While this strategy was successful in boosting numbers, a new issue emerged with a shift in the type of contraceptives being offered. By 1975 seven out of ten women were using the oral contraceptive pill. The village family planning program was responsible for supplying and monitoring pill and condom usage, not just at the village level but also for individual households.
A ‘family’ project
This level of family planning monitoring was not without controversy. Specifically, there was debate amongst academics and ‘population control critics’ who argued that family planning programs such as the BKKBN were not only instruments of population growth control, but also represented patriarchal control over the reproductive autonomy of women and are reflective of broader societal power structures aimed at controlling women and their bodies.
But these concerns have not hampered the BKKBN. In 2017, the organisation claimed to be providing contraception to 48 million couples.
Across Indonesia there has been a noticeable increase in the number of women wanting longer-term contraception but unable to access it. The working assumption is that women who have finished having children will opt for long-term methods of contraception such as an IUD or implant. Whereas women who are still looking to expand their family will choose a short-term option, such as the pill.
However, data indicates that 50 per cent of married women do not wish to have another child, yet are still only being provided with short-term methods of contraception. It is also known that long-term methods of contraception are significantly more effective at preventing unintended pregnancies. In a study carried out by Aryati in 2018 in West Nusa Tenggara, an average of 19.2 per cent of couples were using long-term methods of contraception . When examining this trend, the researchers noted that the key driver discouraging women from choosing long-term contraceptive methods was lack of support from their husbands.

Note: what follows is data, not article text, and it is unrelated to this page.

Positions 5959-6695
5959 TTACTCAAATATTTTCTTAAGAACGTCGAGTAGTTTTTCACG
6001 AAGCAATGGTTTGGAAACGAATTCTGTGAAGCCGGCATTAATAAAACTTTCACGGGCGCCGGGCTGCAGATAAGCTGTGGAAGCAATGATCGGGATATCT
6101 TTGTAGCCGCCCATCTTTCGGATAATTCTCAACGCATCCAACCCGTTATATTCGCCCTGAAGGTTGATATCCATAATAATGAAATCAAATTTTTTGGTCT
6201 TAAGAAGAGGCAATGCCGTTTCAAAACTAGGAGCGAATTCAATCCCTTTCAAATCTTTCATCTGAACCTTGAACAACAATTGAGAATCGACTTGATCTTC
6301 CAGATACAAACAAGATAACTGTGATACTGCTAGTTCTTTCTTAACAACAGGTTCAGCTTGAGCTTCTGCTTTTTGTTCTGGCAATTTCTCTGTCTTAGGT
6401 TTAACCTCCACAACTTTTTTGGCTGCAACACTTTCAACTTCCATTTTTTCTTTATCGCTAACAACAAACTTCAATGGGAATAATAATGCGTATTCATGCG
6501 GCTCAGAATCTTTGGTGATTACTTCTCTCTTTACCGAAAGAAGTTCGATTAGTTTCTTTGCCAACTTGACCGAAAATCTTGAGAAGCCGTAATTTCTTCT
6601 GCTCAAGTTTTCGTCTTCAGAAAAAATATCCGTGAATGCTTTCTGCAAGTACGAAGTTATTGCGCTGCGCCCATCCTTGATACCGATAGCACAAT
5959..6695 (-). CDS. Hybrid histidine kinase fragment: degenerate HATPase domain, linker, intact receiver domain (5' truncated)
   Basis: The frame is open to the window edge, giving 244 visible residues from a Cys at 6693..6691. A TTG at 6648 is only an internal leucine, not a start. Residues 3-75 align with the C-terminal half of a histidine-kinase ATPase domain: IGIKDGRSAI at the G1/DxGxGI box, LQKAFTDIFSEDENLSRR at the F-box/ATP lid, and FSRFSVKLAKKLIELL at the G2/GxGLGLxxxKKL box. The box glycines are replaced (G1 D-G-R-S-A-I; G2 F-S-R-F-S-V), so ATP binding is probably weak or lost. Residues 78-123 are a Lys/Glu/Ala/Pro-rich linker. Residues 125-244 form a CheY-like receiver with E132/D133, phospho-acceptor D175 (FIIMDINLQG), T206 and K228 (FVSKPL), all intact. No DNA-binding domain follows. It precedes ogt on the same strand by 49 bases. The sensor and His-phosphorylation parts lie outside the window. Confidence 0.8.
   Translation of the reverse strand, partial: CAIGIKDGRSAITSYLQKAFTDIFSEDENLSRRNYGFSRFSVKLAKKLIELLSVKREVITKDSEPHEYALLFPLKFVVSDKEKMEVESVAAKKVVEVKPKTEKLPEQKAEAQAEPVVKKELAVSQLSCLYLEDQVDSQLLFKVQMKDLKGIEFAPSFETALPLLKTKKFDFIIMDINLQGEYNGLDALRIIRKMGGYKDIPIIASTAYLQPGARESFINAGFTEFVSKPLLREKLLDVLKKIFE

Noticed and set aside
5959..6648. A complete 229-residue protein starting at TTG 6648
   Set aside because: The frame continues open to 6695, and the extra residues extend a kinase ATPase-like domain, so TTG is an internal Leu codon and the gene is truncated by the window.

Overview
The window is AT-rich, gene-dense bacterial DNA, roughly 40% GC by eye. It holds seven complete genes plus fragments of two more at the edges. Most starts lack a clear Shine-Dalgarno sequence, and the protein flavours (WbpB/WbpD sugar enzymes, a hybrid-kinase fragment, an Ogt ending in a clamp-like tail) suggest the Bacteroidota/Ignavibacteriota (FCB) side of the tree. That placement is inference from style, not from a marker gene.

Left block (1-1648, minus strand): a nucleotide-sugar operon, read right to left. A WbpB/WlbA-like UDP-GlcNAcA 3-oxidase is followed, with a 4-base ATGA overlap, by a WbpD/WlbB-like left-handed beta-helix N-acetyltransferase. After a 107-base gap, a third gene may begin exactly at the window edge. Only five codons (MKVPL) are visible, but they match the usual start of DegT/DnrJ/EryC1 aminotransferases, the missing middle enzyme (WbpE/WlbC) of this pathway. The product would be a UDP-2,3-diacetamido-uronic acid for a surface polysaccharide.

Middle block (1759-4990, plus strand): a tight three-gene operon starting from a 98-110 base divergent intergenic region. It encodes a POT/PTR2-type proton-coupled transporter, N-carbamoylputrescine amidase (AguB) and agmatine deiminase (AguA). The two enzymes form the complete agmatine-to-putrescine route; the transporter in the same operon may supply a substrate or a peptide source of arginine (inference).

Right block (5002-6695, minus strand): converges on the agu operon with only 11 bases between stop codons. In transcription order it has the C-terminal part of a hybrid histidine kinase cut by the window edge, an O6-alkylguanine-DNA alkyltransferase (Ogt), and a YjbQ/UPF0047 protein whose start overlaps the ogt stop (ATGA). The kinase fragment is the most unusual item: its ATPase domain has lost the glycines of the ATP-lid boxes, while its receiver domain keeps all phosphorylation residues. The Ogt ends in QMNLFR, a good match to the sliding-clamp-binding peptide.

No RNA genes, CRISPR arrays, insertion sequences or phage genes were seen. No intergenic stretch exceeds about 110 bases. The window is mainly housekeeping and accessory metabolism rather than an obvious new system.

Another study carried out by Ayuningtyas, Oktaviana and Misnaniarti in 2015, also focused on Nusa Tenggara, found that women whose husbands were unsupportive or altogether disapproving of contraceptive methods were similarly likely to miss out on access to contraception. This study also noted that women from low-income families were even less likely than most to have access to long-term contraception.
Sex outside marriage
Indonesia must also confront issues of contraception access and premarital sex. Contraception is almost exclusively discussed within the context of married couples. Single or unmarried women are not considered when crafting state policy, with policy instead designed with the assumption that single women are not sexually active and do not have any children. This assumption prevails to the extent that single women have deliberately been excluded from giving data to national health surveys in favour of nuclear families.